Demonstrating properties and mechanics of waves

Thomas Peter Brennan

UBC Department of Physics and Astronomy, 2012


This website is adapted from a demonstration for young physicists to show fundamental characteristics of waves.  I used a table of water to show several properties of wave mechanics.  This site is meant to describe the demonstration, and preserve the presentation for future instruction.


Site navigation:
About the demonstration (below)

Materials and construction

A PowerPoint presentation, adapted for the web from the original.

Videos of the demonstrations



About the demonstration

Waves are one of the most commonly experienced physical phenomena.  Indeed, much of the human experience comes from waves, from the light that allows us to see, to the sounds we hear, to the electrical signals within our brains and nervous systems.

But instruction in wave theory can tend to be quite abstract: waves are drawn on whiteboards, and students are told about their properties, some of which can be counterintuitive.  There are a host of excellent visual demonstrations of wave behaviour, including Java applets (some of which can be found on PhET).  But I wanted to devise a physical demonstration that was able to show these behaviours, to aid students in learning about waves.  It is one thing to see something on a screen, but it is another to see it with one’s own eyes.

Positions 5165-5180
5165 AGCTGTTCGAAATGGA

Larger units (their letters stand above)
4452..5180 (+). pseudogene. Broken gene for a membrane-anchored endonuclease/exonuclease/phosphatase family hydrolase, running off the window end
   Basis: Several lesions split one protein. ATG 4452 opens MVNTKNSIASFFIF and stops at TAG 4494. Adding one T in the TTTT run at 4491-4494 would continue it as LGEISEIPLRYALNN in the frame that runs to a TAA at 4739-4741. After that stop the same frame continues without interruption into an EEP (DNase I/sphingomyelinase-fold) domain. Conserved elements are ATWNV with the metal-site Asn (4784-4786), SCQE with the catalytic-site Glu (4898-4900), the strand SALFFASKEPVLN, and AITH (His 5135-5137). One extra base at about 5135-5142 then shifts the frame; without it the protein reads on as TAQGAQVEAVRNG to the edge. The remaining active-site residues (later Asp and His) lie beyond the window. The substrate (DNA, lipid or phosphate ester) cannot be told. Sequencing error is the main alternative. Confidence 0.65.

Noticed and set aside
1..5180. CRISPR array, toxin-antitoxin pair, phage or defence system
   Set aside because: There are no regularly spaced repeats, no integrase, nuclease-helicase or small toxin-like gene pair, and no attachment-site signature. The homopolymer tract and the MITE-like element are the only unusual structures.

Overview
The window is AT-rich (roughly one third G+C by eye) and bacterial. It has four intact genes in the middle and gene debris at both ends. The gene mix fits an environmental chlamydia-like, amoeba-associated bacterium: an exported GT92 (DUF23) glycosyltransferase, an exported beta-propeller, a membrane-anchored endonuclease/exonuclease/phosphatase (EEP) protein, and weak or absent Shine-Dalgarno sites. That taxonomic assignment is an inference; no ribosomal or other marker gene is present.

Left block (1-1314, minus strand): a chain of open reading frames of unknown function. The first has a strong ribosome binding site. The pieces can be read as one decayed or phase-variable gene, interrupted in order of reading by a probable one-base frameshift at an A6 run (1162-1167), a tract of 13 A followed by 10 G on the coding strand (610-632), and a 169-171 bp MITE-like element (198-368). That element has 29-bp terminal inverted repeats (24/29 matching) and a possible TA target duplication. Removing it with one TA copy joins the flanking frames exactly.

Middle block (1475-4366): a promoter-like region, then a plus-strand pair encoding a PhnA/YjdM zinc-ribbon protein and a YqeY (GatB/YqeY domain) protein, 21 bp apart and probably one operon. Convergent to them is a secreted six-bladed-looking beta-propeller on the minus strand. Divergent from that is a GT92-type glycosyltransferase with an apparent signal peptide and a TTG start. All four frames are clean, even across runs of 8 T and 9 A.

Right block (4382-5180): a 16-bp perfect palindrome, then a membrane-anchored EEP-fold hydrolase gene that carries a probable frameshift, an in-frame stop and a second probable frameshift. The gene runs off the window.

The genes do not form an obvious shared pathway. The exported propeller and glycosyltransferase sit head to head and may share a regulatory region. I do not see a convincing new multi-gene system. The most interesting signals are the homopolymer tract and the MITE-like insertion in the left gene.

Supposing that perhaps the most ubiquitous experience of wave mechanics is in water, I determined to use water to demonstrate.  I had a plexiglass table built, with a lip to hold about half an inch of water.  When a bright light is shone down on the water, through the table, the shadows of any ripples or disturbances in the water are projected onto the ground.   This allows for a variety of demonstrations. 

As constructed, this demonstration was best for a small group, of no more than 10 students who could surround the wave table.  However, it can be adapted for classrooms by use of live projection equipment—even a basic web-cam on a computer connected to a projector enables larger groups to experience the demonstrations.

The possibilities for wave demonstrations with this apparatus are quite wide.  In my presentation, I focused on the following:

Wave basics—wavelengths, amplitudes, frequencies, velocity

Doppler shift

Interference—constructive and destructive

Single and double slit experiments, demonstrating diffraction